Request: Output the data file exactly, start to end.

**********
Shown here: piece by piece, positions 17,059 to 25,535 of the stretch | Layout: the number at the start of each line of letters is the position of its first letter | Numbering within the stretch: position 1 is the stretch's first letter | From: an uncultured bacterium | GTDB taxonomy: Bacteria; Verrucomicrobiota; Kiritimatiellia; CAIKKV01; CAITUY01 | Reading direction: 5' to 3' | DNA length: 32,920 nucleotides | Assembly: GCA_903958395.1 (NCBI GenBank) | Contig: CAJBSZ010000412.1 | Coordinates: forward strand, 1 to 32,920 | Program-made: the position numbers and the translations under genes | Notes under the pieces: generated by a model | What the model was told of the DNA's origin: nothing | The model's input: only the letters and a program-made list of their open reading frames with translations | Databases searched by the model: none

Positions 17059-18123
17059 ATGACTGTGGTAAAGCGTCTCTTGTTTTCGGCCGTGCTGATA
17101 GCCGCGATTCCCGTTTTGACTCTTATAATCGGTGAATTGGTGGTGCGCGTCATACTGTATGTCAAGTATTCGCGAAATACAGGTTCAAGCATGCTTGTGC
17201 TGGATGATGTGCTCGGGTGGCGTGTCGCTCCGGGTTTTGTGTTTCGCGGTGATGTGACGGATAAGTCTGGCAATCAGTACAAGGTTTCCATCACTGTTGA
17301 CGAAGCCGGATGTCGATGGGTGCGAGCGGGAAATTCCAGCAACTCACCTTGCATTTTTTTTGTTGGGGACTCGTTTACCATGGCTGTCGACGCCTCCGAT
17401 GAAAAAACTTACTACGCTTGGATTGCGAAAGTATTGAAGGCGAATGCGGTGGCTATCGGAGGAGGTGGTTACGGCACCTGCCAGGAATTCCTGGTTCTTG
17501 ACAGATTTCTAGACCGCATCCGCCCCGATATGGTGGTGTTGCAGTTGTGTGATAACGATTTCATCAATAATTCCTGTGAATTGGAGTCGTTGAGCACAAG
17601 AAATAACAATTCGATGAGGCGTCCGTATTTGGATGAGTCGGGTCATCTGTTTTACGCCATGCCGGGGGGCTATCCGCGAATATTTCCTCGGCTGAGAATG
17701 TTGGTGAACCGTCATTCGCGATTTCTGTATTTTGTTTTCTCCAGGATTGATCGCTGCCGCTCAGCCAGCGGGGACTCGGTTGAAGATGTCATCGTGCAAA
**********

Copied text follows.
Shown here: piece by piece, positions 17,059 to 25,535 of the stretch | Layout: the number at the start of each line of letters is the position of its first letter | Numbering within the stretch: position 1 is the stretch's first letter | From: an uncultured bacterium | GTDB taxonomy: Bacteria; Verrucomicrobiota; Kiritimatiellia; CAIKKV01; CAITUY01 | Reading direction: 5' to 3' | DNA length: 32,920 nucleotides | Assembly: GCA_903958395.1 (NCBI GenBank) | Contig: CAJBSZ010000412.1 | Coordinates: forward strand, 1 to 32,920 | Program-made: the position numbers and the translations under genes | Notes under the pieces: generated by a model | What the model was told of the DNA's origin: nothing | The model's input: only the letters and a program-made list of their open reading frames with translations | Databases searched by the model: none

Positions 17059-18123
17059 ATGACTGTGGTAAAGCGTCTCTTGTTTTCGGCCGTGCTGATA
17101 GCCGCGATTCCCGTTTTGACTCTTATAATCGGTGAATTGGTGGTGCGCGTCATACTGTATGTCAAGTATTCGCGAAATACAGGTTCAAGCATGCTTGTGC
17201 TGGATGATGTGCTCGGGTGGCGTGTCGCTCCGGGTTTTGTGTTTCGCGGTGATGTGACGGATAAGTCTGGCAATCAGTACAAGGTTTCCATCACTGTTGA
17301 CGAAGCCGGATGTCGATGGGTGCGAGCGGGAAATTCCAGCAACTCACCTTGCATTTTTTTTGTTGGGGACTCGTTTACCATGGCTGTCGACGCCTCCGAT
17401 GAAAAAACTTACTACGCTTGGATTGCGAAAGTATTGAAGGCGAATGCGGTGGCTATCGGAGGAGGTGGTTACGGCACCTGCCAGGAATTCCTGGTTCTTG
17501 ACAGATTTCTAGACCGCATCCGCCCCGATATGGTGGTGTTGCAGTTGTGTGATAACGATTTCATCAATAATTCCTGTGAATTGGAGTCGTTGAGCACAAG
17601 AAATAACAATTCGATGAGGCGTCCGTATTTGGATGAGTCGGGTCATCTGTTTTACGCCATGCCGGGGGGCTATCCGCGAATATTTCCTCGGCTGAGAATG
17701 TTGGTGAACCGTCATTCGCGATTTCTGTATTTTGTTTTCTCCAGGATTGATCGCTGCCGCTCAGCCAGCGGGGACTCGGTTGAAGATGTCATCGTGCAAA